- The Washington Times - Monday, December 31, 2001

Pakistan, in a bid to defuse the escalating crisis with India, said yesterday it had arrested the leader of a militant group accused by New Delhi of carrying out an attack on its Parliament, but India kept up pressure on Islamabad, equating its actions with the U.S. ultimatum to the Taliban after September 11.
Pakistan's president, Gen. Pervez Musharraf, also said India's military buildup and Islamabad's need to respond to it are tying his hands in dealing with the real problem of terrorism in his country.
But India, dismissing recent steps Pakistan has taken to freeze assets of terrorist organizations and arrest their leaders as "too little, too late," yesterday said it is in the same position the United States was in after the attacks in New York and on the Pentagon.
"We did exactly what President Bush did when he gave notice to the Taliban, saying they should hand over the al Qaeda, close down the terrorist networks or face the consequences," India's ambassador to Washington, Lalit Mansingh, said on "Fox News Sunday."
"Just as the United States put its forces on alert after the attack on September 11, our forces went on alert after the ghastly attack on the Parliament," he said.
The Dec. 13 attack, which killed nine persons, was "one of the most dramatic events for us in our entire history," he said. New Delhi has demanded that Gen. Musharraf's government "shut down" at least three groups India says organized the attack: Lashkar-e-Taiba, Jaish-e-Mohammed and Harkat-ul-Mujahideen.
Asked whether India would take unilateral action against these terrorist organizations if Pakistan doesn't crack down on them, Mr. Mansingh responded: "We have said that we have all the options before us. We are right now trying the diplomatic option. Hopefully, this will succeed."
Although he insisted that "it's not our intention to start a war," the ambassador said, "We do expect further attacks, and we are not going to sit back and wait for them."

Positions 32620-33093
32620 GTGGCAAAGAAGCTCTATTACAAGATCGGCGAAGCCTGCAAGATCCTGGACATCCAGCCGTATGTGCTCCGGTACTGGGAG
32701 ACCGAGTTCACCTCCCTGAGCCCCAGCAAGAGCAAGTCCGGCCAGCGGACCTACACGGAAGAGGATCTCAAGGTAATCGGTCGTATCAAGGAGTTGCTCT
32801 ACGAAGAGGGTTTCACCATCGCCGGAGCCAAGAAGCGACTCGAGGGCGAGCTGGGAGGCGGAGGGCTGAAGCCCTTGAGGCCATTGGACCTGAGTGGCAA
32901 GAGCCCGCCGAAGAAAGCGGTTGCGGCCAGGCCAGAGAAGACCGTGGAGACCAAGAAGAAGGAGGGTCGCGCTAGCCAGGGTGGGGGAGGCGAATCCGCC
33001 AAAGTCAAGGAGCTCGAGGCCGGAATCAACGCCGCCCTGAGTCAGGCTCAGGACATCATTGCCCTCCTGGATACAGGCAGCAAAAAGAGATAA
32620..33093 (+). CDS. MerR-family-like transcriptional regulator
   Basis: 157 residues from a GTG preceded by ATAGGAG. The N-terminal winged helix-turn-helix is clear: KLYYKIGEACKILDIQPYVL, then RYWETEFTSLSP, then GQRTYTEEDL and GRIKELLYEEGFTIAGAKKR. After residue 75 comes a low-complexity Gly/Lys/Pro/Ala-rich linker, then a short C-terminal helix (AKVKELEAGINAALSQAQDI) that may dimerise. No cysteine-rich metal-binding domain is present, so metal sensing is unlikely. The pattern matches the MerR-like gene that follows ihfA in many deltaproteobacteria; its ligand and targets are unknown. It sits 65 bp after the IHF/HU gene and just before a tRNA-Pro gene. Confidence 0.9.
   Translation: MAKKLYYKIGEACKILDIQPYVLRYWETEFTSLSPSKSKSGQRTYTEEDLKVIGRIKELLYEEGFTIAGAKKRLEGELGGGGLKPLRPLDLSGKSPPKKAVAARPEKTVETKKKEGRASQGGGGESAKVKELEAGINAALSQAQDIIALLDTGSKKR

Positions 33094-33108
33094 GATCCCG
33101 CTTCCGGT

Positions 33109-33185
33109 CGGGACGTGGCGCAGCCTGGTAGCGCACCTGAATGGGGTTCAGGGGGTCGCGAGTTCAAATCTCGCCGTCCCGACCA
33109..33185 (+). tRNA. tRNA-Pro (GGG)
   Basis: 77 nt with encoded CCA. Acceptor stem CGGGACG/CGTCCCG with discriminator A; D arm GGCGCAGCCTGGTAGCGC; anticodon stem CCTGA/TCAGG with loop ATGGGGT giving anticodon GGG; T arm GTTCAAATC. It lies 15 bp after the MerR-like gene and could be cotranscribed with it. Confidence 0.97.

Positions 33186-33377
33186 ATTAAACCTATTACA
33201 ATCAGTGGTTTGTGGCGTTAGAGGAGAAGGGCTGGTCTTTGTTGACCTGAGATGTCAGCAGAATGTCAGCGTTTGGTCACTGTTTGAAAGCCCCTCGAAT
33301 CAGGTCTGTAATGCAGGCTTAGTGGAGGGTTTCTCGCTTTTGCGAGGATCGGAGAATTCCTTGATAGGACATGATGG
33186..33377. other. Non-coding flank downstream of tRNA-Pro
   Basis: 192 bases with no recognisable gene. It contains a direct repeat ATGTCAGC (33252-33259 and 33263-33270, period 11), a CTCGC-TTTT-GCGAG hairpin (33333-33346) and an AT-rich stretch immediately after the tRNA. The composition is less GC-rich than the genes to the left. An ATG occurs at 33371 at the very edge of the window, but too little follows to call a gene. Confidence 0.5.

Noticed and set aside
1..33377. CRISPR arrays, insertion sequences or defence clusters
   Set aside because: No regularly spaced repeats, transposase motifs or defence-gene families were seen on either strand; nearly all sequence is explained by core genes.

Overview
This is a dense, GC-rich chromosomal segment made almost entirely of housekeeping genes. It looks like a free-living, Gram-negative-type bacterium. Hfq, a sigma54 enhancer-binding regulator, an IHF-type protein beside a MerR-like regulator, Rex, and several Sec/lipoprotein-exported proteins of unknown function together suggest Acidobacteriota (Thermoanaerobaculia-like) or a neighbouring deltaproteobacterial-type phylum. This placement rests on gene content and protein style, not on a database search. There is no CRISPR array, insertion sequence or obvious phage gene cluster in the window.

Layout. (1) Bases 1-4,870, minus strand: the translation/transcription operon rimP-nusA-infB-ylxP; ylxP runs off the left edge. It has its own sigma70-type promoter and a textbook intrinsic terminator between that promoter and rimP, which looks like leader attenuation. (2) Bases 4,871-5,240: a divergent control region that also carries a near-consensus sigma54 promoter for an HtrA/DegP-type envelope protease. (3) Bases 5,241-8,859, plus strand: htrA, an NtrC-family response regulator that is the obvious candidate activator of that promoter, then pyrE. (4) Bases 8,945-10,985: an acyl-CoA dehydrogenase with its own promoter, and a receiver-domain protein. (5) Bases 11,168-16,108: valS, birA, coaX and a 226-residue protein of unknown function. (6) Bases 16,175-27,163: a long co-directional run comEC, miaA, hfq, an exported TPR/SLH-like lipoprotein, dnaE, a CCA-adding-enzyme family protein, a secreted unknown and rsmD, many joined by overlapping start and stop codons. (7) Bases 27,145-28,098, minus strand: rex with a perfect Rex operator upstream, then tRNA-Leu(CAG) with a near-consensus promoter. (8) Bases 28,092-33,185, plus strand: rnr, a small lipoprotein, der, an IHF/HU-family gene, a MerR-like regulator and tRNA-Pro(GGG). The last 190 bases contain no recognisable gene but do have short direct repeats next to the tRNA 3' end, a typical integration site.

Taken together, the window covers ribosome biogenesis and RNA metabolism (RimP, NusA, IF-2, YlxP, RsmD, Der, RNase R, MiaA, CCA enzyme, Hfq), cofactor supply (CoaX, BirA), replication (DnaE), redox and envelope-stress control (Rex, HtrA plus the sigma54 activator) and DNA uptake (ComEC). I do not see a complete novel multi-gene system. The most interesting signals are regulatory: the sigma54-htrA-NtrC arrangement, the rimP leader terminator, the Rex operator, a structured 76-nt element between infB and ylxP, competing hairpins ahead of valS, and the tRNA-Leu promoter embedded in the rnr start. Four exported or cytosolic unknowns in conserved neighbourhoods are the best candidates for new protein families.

Hafiz Mohammed Saeed, head of Lashkar-e-Taiba, was arrested yesterday, a top Pakistani security official said.
"He has been arrested for making inflammatory speeches to incite people to violate law and order," the official was quoted by Agence France-Presse as saying.
Gen. Musharraf's government, which denies involvement in the attack on the Indian Parliament, had already arrested Masood Azhar, leader of Jaish-e-Mohammed, the other group India accuses of being behind the terrorist act.
Last week, the United States added both Lashkar-e-Taiba and Jaish-e-Mohammed to its list of foreign terrorist organizations. The Bush administration also has been trying to mediate a solution to the crisis, which Washington fears may hurt its anti-terrorism effort.
Both India and Pakistan last week put missiles on alert and prepared for a war they say they don't want. They also traded sanctions, halving their embassy staff and banning aircraft from the other country from flying over their airspace.
Mr. Bush urged Gen. Musharraf on Saturday to take new steps to rein in "extremists," while assuring Indian Prime Minister Atal Behari Vajpayee that the United States would cooperate with India in its fight against terrorism.
A week ago, Pakistan froze the bank accounts of Lashkar-e-Taiba and another militant organization, Umma Tameer-e-Nau, which the United States has accused of passing nuclear arms data to terrorist leader Osama bin Laden.
Yesterday, Pakistan's central bank said it had frozen the personal bank accounts of two nuclear scientists and an industrialist suspected of having links with bin Laden.
A spokesman for the State Bank of Pakistan said the accounts of scientists Bashiruddin Mahmood and Abdul Majeed and industrialist Mohammed Tufail had been frozen. All three were on the board of Umma Tameer-e-Nau.
This article is based in part on wire service reports.

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